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Sunday, July 22, 2012

Blueberries for Sal

Back when my kids were little, one of their favorite books was Blueberries for Sal, by Robert McCloskey.  Kate, in particular, loved the book.  Perhaps it was because it was set in Maine and she knew even then, what an important role the Maine would play in her life.  (As I may have mentioned, Kate spent eight summers at camp in Maine.)

Anyway, it was a lovely little book and it was always at the top of the "must read" bedtime story list around here.  In fact, I'm sure that at some point, I would have been able to recite the text to you from memory.

When ever blueberries are in season, I think of Blueberries for Sal.  It's funny to me because, living in Pennsylvania, it's not as though we get those delicious little, tiny wild blueberries that grow in Maine and the rest of New England.  But I think of the book nonetheless.

Recently I made this blueberry pie.  I recently bought a cookbook called United States of Pie by Adrienne Kane.   In it was a recipe for a cornmeal pastry crust which I had been anxious to try.  I had a bunch of blueberries in the refrigerator, and a free afternoon.  Why not give it a whirl.

This turned out to be one delicious pie. The blueberry filling was sweet and the cornmeal crust provided a nice crunchiness.  In fact, this may become my preferred  blueberry pie in the future.  I know I'm going to use this crust again.  The cornmeal give it a little heft so it was much easier to handle  and it was really tasty.

The really great thing about things like blueberries and blueberry pie, is that they evoke memories.  In this case, it took me back to the time when I would lean back against the headboard and read Blueberries for Sal.

And, as delicious as this pie was, those memories are even sweeter.

Recipe:  Blueberry Pie with Cornmeal Pastry Crust
(United States of Pie by Adrienne Kane, 2012)

For the Crust:


1 3/4 cups all purpose flour
1/4 cup fine stone-ground cornmeal
2 tablespoons sugar
1 teaspoon kosher salt
6 tablespoons unsalted butter, chilled, cut into 1/2-inch cubes
6 tablespoons vegetable shortening, chilled, cut into 1/2-inch cubes
6-10 tablespoons ice water


In a large bowl, whisk together the flour, cornmeal, sugar, and salt until well blended and free of lumps.  Add the butter and shortening, and toss gently to coat.  With your fingertips, work the fats into the flour mixture, rubbing the larger pieces of butter and shortening between your fingers until the mixture resembles gravel.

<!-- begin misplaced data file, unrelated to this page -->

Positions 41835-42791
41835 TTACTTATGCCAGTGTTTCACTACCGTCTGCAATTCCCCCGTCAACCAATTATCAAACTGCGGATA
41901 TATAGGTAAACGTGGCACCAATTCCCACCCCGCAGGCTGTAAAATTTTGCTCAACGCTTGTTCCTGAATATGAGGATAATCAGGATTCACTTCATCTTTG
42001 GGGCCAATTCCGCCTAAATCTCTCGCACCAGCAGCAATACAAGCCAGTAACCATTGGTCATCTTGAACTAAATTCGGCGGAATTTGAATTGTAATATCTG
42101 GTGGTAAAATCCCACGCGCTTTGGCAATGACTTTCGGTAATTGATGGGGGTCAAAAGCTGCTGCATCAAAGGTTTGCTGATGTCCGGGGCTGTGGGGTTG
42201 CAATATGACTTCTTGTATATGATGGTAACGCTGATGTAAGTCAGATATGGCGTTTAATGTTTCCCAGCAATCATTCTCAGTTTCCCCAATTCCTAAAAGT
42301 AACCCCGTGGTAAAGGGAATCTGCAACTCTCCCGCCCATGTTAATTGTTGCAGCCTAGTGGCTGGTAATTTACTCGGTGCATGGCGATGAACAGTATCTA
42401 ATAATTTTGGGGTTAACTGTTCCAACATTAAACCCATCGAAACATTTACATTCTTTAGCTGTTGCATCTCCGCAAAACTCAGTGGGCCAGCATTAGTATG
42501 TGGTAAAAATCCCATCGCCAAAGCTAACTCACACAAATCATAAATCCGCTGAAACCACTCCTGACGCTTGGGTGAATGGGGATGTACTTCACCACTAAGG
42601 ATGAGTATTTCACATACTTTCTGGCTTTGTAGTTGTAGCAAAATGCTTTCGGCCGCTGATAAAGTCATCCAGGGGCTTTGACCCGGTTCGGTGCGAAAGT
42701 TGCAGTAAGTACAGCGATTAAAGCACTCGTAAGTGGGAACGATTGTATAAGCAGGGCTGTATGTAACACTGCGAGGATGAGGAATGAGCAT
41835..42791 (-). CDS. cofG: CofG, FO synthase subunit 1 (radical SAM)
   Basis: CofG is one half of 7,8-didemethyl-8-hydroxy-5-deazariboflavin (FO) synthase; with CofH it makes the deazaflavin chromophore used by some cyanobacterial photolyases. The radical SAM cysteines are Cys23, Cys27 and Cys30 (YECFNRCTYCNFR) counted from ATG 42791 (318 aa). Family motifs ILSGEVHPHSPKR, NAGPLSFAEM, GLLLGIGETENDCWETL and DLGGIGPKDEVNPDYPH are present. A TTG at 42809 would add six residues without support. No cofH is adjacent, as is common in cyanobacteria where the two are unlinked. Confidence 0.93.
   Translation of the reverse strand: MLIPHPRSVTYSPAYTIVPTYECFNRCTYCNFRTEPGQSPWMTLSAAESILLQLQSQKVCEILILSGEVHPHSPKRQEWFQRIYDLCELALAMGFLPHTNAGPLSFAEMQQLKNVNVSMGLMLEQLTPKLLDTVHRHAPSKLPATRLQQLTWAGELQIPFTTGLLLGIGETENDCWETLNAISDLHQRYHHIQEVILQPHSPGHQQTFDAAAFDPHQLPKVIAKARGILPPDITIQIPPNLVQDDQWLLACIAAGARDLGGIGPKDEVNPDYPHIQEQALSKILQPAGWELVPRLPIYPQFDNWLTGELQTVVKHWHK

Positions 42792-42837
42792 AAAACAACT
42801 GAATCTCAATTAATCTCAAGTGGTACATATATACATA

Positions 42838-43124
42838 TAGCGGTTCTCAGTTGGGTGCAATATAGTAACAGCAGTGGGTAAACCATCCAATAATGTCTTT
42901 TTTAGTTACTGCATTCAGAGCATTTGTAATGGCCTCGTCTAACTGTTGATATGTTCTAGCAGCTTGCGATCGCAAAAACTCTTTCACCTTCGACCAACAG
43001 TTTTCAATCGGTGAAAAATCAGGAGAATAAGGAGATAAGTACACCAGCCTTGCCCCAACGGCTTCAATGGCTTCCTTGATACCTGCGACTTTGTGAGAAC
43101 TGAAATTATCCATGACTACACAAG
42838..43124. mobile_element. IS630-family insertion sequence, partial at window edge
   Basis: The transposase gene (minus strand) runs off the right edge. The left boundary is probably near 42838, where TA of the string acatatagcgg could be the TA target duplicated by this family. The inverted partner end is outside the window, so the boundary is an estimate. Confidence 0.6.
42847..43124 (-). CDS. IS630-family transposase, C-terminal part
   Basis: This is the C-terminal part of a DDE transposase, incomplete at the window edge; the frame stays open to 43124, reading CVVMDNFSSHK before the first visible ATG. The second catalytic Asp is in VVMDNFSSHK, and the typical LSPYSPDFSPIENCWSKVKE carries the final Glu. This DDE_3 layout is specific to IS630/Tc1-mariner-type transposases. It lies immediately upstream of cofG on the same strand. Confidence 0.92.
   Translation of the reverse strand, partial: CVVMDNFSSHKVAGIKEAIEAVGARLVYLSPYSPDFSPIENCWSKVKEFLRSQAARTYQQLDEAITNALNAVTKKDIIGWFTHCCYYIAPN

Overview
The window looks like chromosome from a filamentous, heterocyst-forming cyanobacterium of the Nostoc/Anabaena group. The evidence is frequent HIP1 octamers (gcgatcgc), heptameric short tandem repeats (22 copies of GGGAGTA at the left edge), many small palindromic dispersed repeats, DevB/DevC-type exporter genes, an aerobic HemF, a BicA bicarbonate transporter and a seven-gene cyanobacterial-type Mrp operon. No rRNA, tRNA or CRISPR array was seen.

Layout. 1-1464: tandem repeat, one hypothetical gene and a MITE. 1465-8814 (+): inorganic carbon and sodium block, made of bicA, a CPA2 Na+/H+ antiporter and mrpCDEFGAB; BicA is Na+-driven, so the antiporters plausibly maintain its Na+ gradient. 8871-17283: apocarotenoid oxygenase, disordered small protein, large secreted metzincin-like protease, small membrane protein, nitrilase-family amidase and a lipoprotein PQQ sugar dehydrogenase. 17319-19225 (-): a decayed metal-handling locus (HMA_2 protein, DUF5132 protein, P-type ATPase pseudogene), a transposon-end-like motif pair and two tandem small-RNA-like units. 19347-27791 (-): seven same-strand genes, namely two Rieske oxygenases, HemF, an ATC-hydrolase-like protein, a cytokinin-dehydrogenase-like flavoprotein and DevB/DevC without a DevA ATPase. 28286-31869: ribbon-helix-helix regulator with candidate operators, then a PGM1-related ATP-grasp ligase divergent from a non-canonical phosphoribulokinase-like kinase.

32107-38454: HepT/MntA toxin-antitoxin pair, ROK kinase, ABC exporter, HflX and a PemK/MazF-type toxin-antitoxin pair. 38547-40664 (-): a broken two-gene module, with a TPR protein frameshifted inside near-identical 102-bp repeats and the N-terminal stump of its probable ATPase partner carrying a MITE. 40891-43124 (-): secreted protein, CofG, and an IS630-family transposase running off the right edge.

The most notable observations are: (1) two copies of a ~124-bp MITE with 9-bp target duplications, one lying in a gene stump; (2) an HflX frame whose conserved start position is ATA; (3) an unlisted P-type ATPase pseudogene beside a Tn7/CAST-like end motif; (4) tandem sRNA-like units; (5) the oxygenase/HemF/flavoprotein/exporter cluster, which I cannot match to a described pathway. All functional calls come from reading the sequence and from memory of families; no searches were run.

Sprinkle on the ice water, 1 tablespoon at a time, starting with a total of 3 tablespoons and then gradually adding more water if needed.  Blend it in with your fingertips, as quickly as possible, pulling the mixture together and creating a dough.  The dough will become less sticky and more of a mass when enough water has been added.  Finally, knead the dough minimally in the bowl to make sure it has just enough moisture.

Divide the dough in half.  (One mound should weigh approximately 10 1/2 ounces).  Place each half on a sheet of plastic wrap and seal it.  Gently form each one into a disk roughly 3/4-inch thick.  Place the wrapped dough in the refrigerator for at least 1 hour, or up to 2 days, before rolling it out.  The dough can be frozen for up to q month, and defrosted in the refrigerator before using.

For the Blueberry Filling:


1 recipe Cornmeal Pie Dough
5 cups blueberries
3/4 cup sugar
2 tablespoons all purpose flour
1 tablespoon cornstarch
Juice of 1 medium lemon
1 teaspoon vanilla extract
Pinch of kosher salt


1 tablespoon heavy cream
1 tablespoon turbinado sugar


Preheat the oven to 425.

In a medium bowl, combine the blueberries, sugar, flour, cornstarch, lemon juice, vanilla, and salt.  Toss well but gently, keeping the berries intact.  Set aside.

On a well floured surface, roll out one portion of the dough until it is about 1/8-inch thick and will fit a 9-inch pie plate.  Gently pick up the dough, center it over the pie plate, and ease it into the plate.  Let the excess dough hang over the rim.  Pour in the filling, and spread it out evenly.

Roll out the second portion of dough to the same size.  Lay the dough over the filling, and trim the edges of both layers to leave a 1-inch overhang.  Pressing the edges together, fold them under, and then decoratively crimp the perimeter.  With a sharp knife, cut 5 vents in the top crust.

Bake the pie for 15 minutes.  Then reduce the heat to 375 and continue to bake for another 35 to 40 minutes, until the crust is golden brown.  Let the pie cool to room temperature before serving.

1 comment:

  1. I just picked up a basket of blueberries specifically for baking pies. What a unique crust this is and your pie looks delicious. Hope mine turns out as well ;)